When will the endless recycling and regurgitation end eh? No sooner than Hollywood was finished with the 70s the cinema was quickly awash with piss poor remakes and sequels of Eighties nostalgia trips. Watching the likes of the A-Team, Indiana Jones, Transformers and Tron is a depressing experience. I’m no longer entering the cinema to watch a film but instead buying a ticket to a sometimes hazy childhood memory that has been tarnished with soulless CGI effects and a veneer of vapid bilge. It doesn’t end there. Every new band is currently plonking away on a synthesiser. Drainpipe jeans adorn every clothing rail. Now even the premier league has followed suit with many a team trying their luck with the retro staple of 4-4-2.
Systems are certainly go through cycles of popularity and it seems that the 4-3-3 reached it’s nadir at the most boring of world cups in living memory. Terrified of losing most of the national sides flooded the midfield to either dominate possession or suffocate any attacks. Ironically it was the flexibility in the system that perhaps accounted for so many stalemates and the general dullness in South Africa last summer. Too many sides lined up with identical formations – the midfield became swamped, attackers often isolated. Of course it was Mourinho’s Chelsea that was at the frontier of the 4-3-3 and/or 4-5-1 system. The pace and tricky of Robben, Duff and Joey Cole caused problems either side of the battering ram centre forward of Didier Drogba. The holding midfielder was rechristened by Claude Makélelé, a master of, not only reading the game, but both starting and ending attacks. This fluid, adaptable system brought us the most successful period in the club’s history cultivating in last year’s double-winning, goal crazy side. Survival of the fittest demands that you either evolve or you die and so ends the Charles Darwin school of football tactics. Many a side this season saw a weakness in the system, by playing two up front you could pressure the 4-3-3 higher up the pitch and stop the full backs bombing forward and also stop the midfield anchor dictating the pace.
Although the 4-4-2 might look an antiquated or regressive system on the continent, perhaps next to Barcelona’s blueprint, it is a change that is certainly working for us. As Carlo discussed on the official Chelsea website the other week the four four two system is best suited for maintaining pressure all over the pitch. It was one that Arrigo Sacchi’s Milan perfected in the earlier nineties. The two forwards not only increase attacking options or numbers in the box but also allow pressure to take place higher up the field and present opportunities to win the ball back earlier in the phase of play. The signing of Torres, an out and out goal scorer, was a signal of intent that Carlo wanted Chelsea to change formation yet continue to be bold in attack.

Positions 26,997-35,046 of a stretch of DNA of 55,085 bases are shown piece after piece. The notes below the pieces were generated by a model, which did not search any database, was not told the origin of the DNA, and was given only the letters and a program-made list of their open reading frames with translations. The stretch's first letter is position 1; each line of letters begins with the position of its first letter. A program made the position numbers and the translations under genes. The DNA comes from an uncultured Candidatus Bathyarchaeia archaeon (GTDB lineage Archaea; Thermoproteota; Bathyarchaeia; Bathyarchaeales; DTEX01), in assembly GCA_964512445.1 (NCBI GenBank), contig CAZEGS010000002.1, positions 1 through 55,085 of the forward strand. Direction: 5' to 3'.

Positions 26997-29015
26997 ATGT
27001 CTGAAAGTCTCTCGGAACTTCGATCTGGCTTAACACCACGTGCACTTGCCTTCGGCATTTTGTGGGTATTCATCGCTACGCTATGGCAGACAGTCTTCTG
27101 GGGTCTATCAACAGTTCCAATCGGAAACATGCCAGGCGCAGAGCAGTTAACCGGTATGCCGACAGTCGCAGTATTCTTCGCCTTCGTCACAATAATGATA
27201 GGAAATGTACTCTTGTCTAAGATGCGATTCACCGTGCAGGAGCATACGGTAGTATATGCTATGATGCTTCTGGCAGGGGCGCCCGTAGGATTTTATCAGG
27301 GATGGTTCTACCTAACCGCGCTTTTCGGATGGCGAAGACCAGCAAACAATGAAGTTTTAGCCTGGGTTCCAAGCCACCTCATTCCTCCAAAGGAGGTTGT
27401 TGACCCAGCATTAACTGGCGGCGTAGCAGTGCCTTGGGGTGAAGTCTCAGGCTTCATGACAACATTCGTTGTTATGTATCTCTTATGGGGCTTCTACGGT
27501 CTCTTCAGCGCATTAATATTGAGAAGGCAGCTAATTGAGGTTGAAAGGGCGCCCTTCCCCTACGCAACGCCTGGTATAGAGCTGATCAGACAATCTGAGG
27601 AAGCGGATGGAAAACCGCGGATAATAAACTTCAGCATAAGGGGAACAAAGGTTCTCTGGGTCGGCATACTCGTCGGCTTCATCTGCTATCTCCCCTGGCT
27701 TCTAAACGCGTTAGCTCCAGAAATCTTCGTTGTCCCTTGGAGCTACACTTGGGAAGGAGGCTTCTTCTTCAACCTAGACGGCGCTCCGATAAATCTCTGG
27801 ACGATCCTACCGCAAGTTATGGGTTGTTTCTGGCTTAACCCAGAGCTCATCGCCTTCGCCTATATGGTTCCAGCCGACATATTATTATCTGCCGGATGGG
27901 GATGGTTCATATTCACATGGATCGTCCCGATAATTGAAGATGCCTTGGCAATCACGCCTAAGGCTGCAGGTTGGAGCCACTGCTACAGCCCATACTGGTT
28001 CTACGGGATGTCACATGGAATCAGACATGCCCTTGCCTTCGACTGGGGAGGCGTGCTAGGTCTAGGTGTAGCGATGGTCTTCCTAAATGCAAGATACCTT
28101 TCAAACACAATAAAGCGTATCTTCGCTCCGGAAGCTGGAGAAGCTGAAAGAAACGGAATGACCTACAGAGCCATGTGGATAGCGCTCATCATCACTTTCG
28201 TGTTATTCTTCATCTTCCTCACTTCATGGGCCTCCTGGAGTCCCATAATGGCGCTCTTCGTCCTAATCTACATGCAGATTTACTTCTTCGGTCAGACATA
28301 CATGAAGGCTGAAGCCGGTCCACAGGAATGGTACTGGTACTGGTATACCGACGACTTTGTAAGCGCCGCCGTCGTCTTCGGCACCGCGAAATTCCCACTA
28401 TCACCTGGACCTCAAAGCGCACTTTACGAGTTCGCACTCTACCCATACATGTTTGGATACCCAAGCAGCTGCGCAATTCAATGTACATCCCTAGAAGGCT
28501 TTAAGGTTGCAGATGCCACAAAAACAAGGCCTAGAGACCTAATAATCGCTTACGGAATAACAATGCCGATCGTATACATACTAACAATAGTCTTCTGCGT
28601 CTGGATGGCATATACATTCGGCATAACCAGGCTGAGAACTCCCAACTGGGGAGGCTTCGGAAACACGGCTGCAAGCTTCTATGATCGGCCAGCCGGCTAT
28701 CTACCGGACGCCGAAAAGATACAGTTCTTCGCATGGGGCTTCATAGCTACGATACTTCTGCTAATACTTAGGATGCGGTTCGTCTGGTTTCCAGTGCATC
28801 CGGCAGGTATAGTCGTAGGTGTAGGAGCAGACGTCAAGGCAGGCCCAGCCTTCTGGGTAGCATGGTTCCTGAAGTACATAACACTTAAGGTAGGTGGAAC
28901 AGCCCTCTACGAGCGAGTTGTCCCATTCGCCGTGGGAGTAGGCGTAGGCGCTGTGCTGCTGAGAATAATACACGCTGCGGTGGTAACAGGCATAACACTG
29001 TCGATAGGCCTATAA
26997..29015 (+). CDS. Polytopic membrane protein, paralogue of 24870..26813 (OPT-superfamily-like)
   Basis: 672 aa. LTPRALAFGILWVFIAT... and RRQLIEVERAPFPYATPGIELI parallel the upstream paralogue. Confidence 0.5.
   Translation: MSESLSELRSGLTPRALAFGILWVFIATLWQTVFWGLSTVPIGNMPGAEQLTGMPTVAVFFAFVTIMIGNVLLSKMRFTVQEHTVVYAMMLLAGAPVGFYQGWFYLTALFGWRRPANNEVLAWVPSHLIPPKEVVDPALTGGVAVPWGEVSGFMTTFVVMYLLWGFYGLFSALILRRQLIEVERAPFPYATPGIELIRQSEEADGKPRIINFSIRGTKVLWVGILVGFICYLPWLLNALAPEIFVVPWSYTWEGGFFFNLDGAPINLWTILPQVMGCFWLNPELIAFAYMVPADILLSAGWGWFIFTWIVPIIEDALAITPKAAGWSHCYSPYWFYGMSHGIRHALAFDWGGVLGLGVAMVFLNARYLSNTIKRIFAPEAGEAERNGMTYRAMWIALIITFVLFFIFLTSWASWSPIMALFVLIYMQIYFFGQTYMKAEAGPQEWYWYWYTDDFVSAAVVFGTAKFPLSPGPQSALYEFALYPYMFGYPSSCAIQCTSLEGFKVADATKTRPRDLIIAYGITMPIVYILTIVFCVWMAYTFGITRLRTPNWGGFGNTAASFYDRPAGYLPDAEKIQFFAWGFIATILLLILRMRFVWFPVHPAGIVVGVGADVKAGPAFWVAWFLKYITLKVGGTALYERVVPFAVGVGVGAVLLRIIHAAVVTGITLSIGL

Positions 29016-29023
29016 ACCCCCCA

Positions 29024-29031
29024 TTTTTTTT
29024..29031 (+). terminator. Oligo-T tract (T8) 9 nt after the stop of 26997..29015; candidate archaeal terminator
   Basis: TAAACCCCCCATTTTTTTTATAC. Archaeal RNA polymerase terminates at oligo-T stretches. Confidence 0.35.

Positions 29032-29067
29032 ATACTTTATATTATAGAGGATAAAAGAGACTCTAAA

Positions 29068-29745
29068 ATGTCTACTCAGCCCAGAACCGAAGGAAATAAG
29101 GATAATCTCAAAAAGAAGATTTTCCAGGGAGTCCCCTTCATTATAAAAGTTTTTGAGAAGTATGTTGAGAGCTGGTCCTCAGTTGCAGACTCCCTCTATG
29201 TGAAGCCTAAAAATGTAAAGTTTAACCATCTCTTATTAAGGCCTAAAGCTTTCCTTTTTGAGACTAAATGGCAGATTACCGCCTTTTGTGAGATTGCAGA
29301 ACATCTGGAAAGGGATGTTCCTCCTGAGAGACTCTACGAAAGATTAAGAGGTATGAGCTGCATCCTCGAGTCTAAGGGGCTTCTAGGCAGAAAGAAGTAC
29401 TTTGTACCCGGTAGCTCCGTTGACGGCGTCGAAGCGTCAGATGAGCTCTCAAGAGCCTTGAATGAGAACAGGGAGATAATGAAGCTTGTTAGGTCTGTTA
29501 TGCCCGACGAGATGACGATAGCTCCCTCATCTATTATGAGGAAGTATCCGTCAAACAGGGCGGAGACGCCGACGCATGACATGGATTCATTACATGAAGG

The reason four four two went out of favour I think we’ve already seen, in parts, over the last few games. Pressing is a high energy tactic and requires all the team to get close and be compact high up the pitch. This is something we failed to do at times in the first half against Man Utd, see also the slack last fifteen against Blackpool. Teams can flood midfield and outnumber our four across the midfield. It is also risky, in that we can be vulnerable to quick breaks or long balls behind the midfield. What I think Carlo has done, very effectively, is adapt the traditional lines of four four two. Ramires and Malouda frequently tuck in to allow the full backs to run on as in a diamond or the 4-3-3. This gives us more options in midfield by increasing the width and sometimes gives us a central three which can pivot to create passing angles and bursts forward from midfield. The traditional four four two this certainly isn’t.
It’s upfront where things have been really interesting. At first the two forwards were too close and taking up each others pace more often than finding it. We’re beginning to see real partnerships developing now, with Torres, Anelka and Drogba running into space in the channels, dropping deep or looking to run behind the defensive line. I think Carlo might have seen two variations of the system that can be successful. In some away games we’re going to need to be tighter and less gung ho. Anelka and Kalou have had joy dropping deeper and turning or helping to build attacks. Without the ball both these players can also push wide meaning we’d resort to our 4-3-3 or 4-5-1 shape. On the break you then have the pace of Torres on the shoulder of defence and Anelka or Kalou given licence to run from a slightly deeper or wide position. At home the muscle and power of Drogba can bring midfielders into play and cause real problems around the opposition box, which is where the ball tends to be at Stamford Bridge. Over the course of the season I think Carlo won’t favour a settled team and instead pick the personnel that he thinks can get the maximum out of the fixtures ahead. This adaptability may hold the key to Chelsea’s future success.